17 April 2021

A Good Read

Things In Jars by Jess Kidd
Roll up, roll up, suspend belief, prepare to be entertained. Things In Jars reads like an old fashioned circus. Whilst it wouldn't make my 'All time favourite reads list' I liked it, but my book club girls didn’t. One comment was “too much unnecessary prose, and repetition” there probably was a bit but I didn't feel the need to skip any of it; and most of them didn’t like the content, yes some of it is grim. Victorian London was grim, awash with violence, crime, disease, stink, penury, and dead bodies. Bodies appeared almost hourly, in doorways with their throats cut or heads caved in. Half-burnt in hearths, garroted in garrets, folded into trunks or bobbing about in the Thames, great bloated shoals of them. And the installation of a world class sewer system only added to the mire as bodies were unearthed. Kidd describes Victorian London perfectly. I thought one aerial description as seen through the eyes of a raven was particularly potent:
Breathe in—but not too deeply. Follow the fulsome fumes from the tanners and the reek from
the brewery, butterscotch rotten, drifting across Seven Dials. Keep on past the mothballs and
the cheap tailor’s and turn left at the singed silk of the maddened hatter. Just beyond, you’ll
detect the unwashed crotch of the overworked prostitute and the Christian sweat of the
charwoman. On every inhale a shifting scale of onions and scalded milk, chrysanthemums
and spiced apple, broiled meat and wet straw, and the sudden stench of the Thames as the
wind changes direction and blows up the knotted backstreets. Above all, you may notice
the rich and sickening chorus of shit.

Medicine was making great headway into understanding anesthesia and medical and surgical procedures, and to advance their understanding doctors and surgeons studied dead bodies, some obtained legally, but many nefariously. And then there were the collectors, the arrogant, ruthless, amoral gentry collectors, hungry for the unusual, abnormal, remarkable - Things in Jars. And a little girl named Christobel.

The story starts in London in 1863, Bridie Devine is a private detective. She wears a dagger strapped to her thigh, smokes a pipe, often enlivened with substances other than pure tobacco, and she solves murders by reading corpses and talking to a ghost. She shares her home with her quirky assistant, the seven-foot-tall Cora, who asks more than once whether Bridie would like this or that person held upside down. The other frequent companion in her life and investigations is Ruby Doyle. Ruby, a renowned boxer in his day, is the ghost. He appears shirtless in shorts sporting a cocked top hat, muscles aplenty, and a considerable number of tattoos, with peculiarities all their own. Devilishly handsome - think Tom Hardy with a handlebar moustache! Ruby knows Bridie well, and she finds him very attractive. Their history is revealed later in the story.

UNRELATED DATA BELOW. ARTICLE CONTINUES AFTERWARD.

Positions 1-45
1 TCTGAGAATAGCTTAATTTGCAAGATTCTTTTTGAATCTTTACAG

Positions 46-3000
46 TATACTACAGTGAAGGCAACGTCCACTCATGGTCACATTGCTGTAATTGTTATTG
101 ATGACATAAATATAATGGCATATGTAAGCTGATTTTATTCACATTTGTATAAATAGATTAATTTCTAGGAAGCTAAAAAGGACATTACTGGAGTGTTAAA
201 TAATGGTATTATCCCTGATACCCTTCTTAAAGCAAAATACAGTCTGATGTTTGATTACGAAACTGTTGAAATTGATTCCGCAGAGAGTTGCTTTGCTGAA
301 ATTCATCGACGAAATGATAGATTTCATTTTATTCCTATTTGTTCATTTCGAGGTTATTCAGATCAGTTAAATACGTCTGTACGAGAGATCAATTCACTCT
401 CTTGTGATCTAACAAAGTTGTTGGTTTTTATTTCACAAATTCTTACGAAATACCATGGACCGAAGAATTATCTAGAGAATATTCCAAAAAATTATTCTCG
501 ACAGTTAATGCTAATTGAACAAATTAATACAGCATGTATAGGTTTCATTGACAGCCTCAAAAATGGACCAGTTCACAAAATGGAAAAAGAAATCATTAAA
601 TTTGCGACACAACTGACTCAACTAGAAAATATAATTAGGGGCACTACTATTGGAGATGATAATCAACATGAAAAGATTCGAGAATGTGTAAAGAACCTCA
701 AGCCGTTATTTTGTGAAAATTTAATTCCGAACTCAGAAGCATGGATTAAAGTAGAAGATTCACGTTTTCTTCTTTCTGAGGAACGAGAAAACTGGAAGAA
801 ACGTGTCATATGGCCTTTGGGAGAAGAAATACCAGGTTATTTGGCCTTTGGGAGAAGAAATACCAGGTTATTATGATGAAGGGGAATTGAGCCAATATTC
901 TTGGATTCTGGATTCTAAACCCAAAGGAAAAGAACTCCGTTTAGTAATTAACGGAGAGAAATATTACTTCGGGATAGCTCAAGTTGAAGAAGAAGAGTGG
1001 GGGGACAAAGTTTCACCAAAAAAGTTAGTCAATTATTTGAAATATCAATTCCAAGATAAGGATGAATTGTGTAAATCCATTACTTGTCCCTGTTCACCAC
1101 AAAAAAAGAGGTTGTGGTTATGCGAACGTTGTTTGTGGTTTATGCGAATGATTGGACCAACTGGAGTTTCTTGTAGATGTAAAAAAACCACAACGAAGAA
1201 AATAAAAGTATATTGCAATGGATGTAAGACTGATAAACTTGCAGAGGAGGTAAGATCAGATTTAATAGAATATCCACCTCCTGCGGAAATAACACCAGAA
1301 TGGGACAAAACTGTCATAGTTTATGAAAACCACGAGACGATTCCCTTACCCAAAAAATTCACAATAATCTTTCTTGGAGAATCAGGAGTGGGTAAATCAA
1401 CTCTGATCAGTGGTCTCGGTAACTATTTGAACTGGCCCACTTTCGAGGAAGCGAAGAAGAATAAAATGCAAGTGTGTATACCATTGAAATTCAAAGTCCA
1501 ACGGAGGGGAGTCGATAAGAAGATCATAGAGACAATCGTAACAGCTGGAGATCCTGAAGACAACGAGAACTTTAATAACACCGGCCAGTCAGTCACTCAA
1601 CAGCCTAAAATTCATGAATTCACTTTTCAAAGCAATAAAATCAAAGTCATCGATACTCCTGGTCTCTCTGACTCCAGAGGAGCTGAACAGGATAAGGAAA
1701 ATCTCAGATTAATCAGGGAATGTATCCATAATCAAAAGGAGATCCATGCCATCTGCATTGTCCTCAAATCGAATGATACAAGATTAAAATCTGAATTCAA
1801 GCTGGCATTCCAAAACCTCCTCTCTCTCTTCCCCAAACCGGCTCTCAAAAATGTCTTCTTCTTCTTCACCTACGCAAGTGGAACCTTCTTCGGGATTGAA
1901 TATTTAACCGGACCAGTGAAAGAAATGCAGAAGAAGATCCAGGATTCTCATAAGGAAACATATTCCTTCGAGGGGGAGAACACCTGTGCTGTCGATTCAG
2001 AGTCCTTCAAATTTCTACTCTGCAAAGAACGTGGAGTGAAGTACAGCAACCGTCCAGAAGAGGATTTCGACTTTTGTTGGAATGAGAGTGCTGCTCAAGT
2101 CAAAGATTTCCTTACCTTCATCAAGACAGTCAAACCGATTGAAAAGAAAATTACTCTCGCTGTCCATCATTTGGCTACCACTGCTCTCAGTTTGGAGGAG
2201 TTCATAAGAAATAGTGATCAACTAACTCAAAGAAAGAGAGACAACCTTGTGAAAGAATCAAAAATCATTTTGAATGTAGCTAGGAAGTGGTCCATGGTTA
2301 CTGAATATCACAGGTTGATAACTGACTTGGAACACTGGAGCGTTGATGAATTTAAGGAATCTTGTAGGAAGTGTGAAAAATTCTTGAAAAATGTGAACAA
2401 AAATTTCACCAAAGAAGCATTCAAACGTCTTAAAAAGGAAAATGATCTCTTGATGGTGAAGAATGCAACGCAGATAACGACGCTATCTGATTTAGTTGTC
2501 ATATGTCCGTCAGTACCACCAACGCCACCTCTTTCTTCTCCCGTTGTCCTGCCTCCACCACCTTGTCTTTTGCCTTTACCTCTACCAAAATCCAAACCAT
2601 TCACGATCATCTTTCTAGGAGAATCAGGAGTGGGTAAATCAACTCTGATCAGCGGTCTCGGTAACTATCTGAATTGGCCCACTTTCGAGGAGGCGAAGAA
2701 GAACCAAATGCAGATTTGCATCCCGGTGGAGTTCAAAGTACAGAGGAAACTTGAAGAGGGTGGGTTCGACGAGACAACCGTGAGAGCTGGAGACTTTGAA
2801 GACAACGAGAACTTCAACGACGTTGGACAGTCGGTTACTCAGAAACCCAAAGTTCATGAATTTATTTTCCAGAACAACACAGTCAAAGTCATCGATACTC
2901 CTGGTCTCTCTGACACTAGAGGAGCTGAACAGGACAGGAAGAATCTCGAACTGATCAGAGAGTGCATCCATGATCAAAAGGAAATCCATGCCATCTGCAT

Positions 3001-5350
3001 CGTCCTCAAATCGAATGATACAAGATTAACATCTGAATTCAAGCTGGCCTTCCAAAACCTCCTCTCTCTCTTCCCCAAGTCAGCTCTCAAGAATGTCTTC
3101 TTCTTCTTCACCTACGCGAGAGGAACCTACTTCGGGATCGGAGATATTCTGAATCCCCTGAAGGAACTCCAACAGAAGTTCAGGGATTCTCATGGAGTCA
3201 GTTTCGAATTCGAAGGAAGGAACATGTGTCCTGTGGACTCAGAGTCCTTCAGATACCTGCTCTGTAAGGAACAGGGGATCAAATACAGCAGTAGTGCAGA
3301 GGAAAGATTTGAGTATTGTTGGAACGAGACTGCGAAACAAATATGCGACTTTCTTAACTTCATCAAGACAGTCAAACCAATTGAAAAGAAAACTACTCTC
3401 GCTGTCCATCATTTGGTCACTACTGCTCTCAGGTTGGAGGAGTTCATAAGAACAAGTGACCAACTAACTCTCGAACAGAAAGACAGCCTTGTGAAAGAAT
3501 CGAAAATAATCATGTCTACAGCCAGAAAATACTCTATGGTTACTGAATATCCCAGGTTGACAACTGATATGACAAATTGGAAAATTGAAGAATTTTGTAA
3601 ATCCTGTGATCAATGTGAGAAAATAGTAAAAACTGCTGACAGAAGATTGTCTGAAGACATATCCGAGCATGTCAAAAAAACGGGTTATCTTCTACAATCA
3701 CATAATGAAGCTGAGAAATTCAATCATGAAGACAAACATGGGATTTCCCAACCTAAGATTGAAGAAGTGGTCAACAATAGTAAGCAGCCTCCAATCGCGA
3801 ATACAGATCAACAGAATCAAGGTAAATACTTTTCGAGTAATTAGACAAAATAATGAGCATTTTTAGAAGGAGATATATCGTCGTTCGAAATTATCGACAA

Bridie’s last case was a disaster, she is haunted by her inability to prevent the death of a child. With her reputation in tatters, she is surprised when Sir Edmund Berwick hires her to find his kidnapped 6 year old daughter Christobel. Bridie is determined not to fail. But Christobel is no ordinary child, she has extraordinary abilities, and water behaves oddly whenever she is near. The Thames is resurgent, battered by never ending biblical rains as the city floods.
With gruesome murders, double dealing and avarice Bridie must keep her wits about her if she is to find the child.

This book won't suit everyone, I was the only one out of 12 of us in my book club who liked it. I thought it was a clever combination of humour, kitsch, folklore, imagination and colourful characters, and I liked the fantasy and gothic elements.

∼ Happy Reading ∼
Polly x


  1. I shall remember not to complain about the car fumes and the smells of street food when I visit the metropolis in future!

    1. ha, ha, yes, well said John, almost perfume by comparison!

  2. It does sound a bit grim, though I do enjoy learning about the history of medicine.

    1. it wasn't so much history as descriptions of early operations!!

  3. From your description of the plot and characters, the book seems tailor-made for movie or TV series treatment.

  4. As you said, it was a grim time. But the books sounds - not bad. I put it on my to read list. Thanks.

    1. It is a good read. I hope you enjoy it Pam.

  5. Not sure I will put it on my book list, but very interesting to read this post and see your thoughts, thank you.

    All the best Jan


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